In Lucy Knisley’s “Stepping Stones,” a city girl faces her fears about farming, family life and evil stepsisters.

  104. Immigration Reform, Past and Present Books, May 22

    Jia Lynn Yang talks about “One Mighty and Irresistible Tide,” and Judith Newman discusses books that help simplify life.

  105. With Museums Closed, Coffee-Table Books Bring the Art to You Book Review, May 22

    The catalogs meant to accompany the spring’s biggest exhibitions are now the exhibitions themselves.

  106. Why a ‘Strange and Nerdy’ Book About Eels Is Making Waves Culture, May 22

    Patrik Svensson mixed natural history with memoir for his debut, which has become a surprise best seller and award winner in his native Sweden.

  107. Looking at War Across 2,500 Years Book Review, May 22

    Thomas E. Ricks considers books from ancient China down to the war in Afghanistan.

  108. The Origins of the Holocaust and Other Letters to the Editor Book Review, May 22

    Readers respond to recent issues of the Sunday Book Review.

  109. New in Paperback: ‘Inland’ and ‘Becoming Dr. Seuss’ Book Review, May 22

    Six new paperbacks to check out this week.

  110. Bill Clinton and James Patterson Are Writing a Second Book Together Culture, May 21

    “The President’s Daughter,” set to come out in June 2021, follows their best-selling novel “The President Is Missing.”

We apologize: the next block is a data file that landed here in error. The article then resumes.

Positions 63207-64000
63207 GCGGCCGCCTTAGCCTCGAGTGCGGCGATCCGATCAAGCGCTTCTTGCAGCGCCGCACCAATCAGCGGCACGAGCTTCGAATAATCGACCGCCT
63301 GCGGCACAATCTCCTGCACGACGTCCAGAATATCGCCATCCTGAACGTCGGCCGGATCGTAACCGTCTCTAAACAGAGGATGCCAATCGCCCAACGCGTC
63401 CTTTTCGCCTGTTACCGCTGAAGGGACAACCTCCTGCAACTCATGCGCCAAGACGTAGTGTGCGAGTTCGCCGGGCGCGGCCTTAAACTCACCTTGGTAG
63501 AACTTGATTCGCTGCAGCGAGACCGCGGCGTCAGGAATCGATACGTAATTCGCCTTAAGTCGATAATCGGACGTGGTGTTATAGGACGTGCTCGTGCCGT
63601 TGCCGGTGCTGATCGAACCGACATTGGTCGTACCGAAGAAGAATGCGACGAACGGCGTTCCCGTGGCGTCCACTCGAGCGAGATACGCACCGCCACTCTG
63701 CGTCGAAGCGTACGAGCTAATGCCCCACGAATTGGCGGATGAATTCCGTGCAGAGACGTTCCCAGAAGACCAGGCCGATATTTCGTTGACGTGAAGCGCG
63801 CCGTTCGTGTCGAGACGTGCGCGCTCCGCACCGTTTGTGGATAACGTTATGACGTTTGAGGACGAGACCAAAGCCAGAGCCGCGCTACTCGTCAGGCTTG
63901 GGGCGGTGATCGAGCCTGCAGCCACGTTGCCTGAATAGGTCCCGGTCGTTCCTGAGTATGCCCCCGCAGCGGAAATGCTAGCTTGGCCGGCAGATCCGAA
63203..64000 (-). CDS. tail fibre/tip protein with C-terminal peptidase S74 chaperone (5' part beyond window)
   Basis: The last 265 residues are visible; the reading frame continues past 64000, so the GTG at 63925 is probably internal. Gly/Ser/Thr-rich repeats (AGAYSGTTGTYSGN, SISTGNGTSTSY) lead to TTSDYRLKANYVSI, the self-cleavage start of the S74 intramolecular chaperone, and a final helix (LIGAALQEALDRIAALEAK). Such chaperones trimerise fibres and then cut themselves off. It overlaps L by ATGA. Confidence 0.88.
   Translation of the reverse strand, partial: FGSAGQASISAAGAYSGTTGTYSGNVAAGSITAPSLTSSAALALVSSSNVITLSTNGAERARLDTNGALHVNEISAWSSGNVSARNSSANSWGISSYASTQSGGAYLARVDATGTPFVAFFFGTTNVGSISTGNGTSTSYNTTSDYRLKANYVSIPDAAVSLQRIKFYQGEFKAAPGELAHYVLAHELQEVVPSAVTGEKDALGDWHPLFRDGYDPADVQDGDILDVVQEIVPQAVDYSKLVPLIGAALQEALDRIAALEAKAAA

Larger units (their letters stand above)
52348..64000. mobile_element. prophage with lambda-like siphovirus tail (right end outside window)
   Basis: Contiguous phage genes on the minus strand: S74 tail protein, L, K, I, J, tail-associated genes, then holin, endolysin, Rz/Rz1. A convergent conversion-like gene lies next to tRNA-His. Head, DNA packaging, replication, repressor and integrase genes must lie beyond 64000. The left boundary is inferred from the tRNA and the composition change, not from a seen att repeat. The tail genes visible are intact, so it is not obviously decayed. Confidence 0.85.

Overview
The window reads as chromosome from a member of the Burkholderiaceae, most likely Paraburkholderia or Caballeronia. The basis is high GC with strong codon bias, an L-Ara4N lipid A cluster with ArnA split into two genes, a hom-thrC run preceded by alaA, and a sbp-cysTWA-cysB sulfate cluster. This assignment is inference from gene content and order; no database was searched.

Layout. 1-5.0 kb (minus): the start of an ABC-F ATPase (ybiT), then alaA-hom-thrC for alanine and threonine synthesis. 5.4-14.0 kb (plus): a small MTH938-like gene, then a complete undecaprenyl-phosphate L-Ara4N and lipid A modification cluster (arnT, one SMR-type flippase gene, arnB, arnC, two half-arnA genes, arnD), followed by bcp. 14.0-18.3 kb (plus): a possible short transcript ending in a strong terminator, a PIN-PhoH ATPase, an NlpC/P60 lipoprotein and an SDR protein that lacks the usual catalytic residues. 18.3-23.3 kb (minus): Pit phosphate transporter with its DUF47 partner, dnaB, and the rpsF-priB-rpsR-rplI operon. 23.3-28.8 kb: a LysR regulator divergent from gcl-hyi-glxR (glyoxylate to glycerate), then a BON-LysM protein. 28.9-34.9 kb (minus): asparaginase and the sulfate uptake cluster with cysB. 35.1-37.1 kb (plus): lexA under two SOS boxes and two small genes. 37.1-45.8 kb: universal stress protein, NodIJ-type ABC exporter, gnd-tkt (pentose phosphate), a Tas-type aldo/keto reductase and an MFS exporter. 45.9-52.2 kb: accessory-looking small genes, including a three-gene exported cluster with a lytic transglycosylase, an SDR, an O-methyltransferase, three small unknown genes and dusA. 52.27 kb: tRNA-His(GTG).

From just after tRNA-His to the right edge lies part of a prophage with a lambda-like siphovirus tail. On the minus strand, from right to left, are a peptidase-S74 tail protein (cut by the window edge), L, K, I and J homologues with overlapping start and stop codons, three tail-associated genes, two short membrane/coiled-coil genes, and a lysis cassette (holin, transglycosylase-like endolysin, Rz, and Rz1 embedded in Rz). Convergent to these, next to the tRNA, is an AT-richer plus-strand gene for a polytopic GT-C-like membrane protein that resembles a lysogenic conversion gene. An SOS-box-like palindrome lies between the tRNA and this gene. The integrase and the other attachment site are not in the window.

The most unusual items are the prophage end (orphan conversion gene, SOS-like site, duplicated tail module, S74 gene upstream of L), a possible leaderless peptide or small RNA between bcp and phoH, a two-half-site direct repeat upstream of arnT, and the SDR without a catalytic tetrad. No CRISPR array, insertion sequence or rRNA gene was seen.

111. 8 New Books We Recommend This Week Book Review, May 21

    Suggested reading from critics and editors at The New York Times.

  112. Why Yo-Yo Ma Would Invite Socrates to Dinner Book Review, May 21

    “For once, I’d like to ask the questions.”

  113. Livestreams to Watch: John Legend Performance and Memorial Day Events Culture, May 21

    Appointment viewing is back. Find out what online events to look for in coming days, and when to tune in.

  114. Five Art Books to Read This Summer Weekend, May 21

    As the art world mulls whether a return to “normalcy” should be its goal, publishers mine the archives of artists who found their own counterpaths.

  115. Welcome to Kiera Cass’s Kingdom, Where She Makes the Rules Book Review, May 21

    It has been decreed: The author of the ‘Selection’ series has another best seller.

  116. An Absurdist Noir Novel Shows Yukio Mishima’s Lighter Side Books, May 21